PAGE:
We aim to ensure that the project will have a significant impact on social care in England by sharing findings about effective and cost-effective ways of improving social participation and well-being widely throughout the sector.

Updates about the Connecting People study and the pilot of the intervention will be posted on the study blog.

Approved Mental Health Professional National Survey 2012

In 2002 I was a member of a research team headed by Professor Peter Huxley which conducted a national survey of stress and burnout in mental health social workers. Our findings were quite disturbing.

We found that almost half of respondents met the threshold for a common mental disorder such as anxiety and depression. Mental health social workers were more emotionally exhausted than psychiatrists in a parallel study. The findings for Approved Social Workers were even more worrying. They took more sick leave than mental health social workers who were not approved and were less satisfied with their employment. We suggested that extending the statutory role to other mental health professionals would increase levels of stress, burnout and dissatisfaction in these groups also.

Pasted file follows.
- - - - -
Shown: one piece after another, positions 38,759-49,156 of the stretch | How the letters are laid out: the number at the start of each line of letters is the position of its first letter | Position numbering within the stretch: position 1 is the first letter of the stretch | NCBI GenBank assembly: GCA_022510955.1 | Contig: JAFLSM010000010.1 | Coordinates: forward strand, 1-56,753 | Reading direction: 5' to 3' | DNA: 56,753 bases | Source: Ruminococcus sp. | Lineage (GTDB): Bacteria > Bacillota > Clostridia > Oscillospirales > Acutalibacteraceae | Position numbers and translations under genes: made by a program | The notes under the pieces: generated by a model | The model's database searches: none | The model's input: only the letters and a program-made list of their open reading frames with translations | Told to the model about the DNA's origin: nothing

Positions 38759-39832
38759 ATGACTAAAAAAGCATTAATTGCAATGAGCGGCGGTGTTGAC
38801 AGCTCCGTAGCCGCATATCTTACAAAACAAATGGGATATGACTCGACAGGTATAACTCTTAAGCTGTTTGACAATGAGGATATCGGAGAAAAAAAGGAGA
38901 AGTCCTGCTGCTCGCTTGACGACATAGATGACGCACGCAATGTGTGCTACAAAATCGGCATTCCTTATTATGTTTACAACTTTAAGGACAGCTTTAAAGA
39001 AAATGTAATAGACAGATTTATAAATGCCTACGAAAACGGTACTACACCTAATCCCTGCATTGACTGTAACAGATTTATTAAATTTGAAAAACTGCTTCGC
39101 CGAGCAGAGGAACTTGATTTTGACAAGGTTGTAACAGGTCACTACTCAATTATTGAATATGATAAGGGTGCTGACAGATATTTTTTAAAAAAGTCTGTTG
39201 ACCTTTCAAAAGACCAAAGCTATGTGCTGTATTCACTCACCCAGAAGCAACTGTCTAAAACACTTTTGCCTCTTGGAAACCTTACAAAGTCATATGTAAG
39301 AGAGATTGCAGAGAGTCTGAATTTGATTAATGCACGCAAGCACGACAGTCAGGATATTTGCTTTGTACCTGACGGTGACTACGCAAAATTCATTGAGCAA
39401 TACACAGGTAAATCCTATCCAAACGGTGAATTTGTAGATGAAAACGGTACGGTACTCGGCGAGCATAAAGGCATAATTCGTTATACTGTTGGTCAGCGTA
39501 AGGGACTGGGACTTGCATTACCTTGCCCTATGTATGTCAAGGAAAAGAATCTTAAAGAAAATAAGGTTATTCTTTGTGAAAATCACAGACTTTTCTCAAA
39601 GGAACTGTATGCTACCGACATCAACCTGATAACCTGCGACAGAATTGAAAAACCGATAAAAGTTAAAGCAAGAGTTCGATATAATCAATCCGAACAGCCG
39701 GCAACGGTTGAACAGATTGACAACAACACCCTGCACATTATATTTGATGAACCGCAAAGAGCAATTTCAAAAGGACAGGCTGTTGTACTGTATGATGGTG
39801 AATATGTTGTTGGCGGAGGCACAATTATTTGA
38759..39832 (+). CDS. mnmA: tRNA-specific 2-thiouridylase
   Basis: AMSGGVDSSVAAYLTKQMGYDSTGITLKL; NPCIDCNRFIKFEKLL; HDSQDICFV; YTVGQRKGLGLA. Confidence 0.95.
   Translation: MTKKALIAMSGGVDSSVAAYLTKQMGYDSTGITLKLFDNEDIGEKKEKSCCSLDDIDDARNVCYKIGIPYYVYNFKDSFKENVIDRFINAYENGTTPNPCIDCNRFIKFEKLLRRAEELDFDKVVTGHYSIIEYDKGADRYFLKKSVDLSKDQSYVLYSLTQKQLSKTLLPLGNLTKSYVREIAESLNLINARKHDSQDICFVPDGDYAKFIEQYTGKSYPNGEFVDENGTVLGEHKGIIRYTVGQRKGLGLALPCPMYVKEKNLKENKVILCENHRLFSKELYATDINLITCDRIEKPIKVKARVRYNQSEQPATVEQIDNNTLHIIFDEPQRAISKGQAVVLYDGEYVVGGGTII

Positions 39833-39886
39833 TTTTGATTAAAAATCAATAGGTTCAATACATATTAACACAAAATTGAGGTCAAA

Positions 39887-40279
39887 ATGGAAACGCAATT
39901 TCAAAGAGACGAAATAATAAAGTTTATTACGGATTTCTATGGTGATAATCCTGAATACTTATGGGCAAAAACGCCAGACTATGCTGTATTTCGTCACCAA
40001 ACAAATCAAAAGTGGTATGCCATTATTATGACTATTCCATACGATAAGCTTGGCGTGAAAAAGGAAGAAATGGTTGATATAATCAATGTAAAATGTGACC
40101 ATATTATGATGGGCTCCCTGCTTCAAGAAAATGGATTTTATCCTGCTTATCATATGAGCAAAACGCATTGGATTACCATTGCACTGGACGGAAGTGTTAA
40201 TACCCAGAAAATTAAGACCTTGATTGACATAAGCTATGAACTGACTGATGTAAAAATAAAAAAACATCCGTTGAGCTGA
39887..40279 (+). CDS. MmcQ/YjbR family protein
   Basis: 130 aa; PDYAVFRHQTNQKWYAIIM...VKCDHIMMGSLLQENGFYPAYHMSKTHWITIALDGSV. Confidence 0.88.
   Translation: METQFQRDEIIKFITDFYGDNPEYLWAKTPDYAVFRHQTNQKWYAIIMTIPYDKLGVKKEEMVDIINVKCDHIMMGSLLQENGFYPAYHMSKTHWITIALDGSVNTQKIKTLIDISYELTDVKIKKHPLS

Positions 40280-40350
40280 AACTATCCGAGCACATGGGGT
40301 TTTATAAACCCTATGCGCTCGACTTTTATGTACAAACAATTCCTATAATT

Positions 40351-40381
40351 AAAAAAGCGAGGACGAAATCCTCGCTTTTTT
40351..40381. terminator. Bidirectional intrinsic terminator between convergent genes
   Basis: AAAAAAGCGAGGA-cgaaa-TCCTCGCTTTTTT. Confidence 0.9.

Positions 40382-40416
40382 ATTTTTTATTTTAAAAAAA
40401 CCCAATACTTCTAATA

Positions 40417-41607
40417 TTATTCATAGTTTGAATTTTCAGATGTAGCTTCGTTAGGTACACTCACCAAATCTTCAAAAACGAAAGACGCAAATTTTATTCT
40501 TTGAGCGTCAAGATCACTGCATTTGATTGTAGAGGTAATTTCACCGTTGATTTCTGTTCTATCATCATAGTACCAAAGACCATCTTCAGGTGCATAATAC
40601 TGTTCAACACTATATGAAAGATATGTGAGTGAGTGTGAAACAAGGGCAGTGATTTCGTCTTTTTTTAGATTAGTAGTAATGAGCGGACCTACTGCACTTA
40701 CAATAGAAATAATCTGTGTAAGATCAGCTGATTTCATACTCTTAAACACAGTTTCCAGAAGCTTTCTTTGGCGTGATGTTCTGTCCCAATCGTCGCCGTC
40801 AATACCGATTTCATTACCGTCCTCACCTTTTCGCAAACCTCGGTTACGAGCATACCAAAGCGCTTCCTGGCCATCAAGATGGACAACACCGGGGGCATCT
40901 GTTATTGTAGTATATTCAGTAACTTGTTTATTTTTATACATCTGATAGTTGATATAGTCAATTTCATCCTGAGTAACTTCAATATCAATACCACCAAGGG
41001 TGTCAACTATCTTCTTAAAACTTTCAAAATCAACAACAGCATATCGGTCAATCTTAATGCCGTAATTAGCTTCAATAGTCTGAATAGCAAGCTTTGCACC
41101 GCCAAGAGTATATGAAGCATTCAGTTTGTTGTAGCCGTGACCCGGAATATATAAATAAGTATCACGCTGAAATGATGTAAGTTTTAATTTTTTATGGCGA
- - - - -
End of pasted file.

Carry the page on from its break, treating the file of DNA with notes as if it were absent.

In comparison with a previous survey, we also found that the rate of Approved Social Workers per 100,000 population in 2002 had decreased by over 50% since 1992. (This was likely to have been used as ammunition by the Department of Health for the widening of the statutory role to other mental health professionals.)

Finally, in spite of suffering high levels of stress and burnout, mental health social workers told us that they valued their face to face contact with service users. Their commitment to service users was an important factor in job retention.